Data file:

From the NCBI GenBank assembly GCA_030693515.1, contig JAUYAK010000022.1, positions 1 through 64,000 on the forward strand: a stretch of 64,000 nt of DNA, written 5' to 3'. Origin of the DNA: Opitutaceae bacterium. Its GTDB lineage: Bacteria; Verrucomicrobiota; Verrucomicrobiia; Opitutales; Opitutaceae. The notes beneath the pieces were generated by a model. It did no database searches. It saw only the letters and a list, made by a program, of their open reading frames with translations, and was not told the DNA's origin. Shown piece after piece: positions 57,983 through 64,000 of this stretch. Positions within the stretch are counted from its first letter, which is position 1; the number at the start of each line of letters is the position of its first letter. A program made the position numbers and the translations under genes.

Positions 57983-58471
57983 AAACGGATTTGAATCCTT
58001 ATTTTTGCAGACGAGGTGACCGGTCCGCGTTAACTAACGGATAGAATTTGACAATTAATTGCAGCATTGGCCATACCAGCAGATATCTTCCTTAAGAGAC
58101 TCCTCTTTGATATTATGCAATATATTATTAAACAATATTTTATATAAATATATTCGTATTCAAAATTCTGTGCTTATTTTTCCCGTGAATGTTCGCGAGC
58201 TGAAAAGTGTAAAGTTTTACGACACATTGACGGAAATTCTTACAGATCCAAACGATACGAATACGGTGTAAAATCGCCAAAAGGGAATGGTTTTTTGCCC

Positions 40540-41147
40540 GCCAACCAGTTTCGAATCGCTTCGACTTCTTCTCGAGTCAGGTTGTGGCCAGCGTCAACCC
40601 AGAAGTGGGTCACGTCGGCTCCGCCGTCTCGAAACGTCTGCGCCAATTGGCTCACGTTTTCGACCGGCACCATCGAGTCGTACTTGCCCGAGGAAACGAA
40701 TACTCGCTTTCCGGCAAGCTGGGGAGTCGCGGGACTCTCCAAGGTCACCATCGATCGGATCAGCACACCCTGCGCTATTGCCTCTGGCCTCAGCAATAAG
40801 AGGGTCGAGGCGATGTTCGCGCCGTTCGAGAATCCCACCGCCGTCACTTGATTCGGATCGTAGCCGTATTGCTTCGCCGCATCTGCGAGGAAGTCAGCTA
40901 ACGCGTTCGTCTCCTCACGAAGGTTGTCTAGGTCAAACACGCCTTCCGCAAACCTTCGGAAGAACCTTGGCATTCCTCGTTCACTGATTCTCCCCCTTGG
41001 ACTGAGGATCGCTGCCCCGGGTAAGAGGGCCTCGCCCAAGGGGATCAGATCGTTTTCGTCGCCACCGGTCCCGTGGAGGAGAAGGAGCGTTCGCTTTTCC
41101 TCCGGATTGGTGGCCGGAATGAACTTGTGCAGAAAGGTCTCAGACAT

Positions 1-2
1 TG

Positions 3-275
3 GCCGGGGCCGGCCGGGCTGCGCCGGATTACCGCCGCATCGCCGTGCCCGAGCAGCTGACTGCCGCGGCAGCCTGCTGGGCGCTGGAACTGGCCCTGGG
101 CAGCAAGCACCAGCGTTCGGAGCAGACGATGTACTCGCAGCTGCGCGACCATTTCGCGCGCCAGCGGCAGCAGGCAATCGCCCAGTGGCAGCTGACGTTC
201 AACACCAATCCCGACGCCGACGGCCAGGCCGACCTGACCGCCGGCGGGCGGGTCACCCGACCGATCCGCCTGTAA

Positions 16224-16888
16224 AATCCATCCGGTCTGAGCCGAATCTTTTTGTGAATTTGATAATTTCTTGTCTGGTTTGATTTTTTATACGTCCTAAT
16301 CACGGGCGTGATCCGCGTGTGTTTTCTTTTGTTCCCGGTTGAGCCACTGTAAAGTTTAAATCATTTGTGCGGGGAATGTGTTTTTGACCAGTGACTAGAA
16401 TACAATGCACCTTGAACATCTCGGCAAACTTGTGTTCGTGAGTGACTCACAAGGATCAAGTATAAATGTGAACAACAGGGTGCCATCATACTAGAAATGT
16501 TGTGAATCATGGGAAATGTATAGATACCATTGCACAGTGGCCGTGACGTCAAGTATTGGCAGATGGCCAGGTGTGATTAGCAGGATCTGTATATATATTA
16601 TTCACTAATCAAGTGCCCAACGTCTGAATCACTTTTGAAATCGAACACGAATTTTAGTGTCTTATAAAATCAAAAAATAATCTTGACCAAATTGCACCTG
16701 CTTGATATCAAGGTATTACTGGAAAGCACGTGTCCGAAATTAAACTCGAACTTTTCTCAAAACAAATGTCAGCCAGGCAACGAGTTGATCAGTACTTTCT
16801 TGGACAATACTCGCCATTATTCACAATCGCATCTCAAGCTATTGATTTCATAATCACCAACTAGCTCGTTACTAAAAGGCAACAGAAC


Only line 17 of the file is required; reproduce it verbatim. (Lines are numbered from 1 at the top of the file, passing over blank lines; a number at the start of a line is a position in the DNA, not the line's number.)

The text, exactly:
Positions 3-275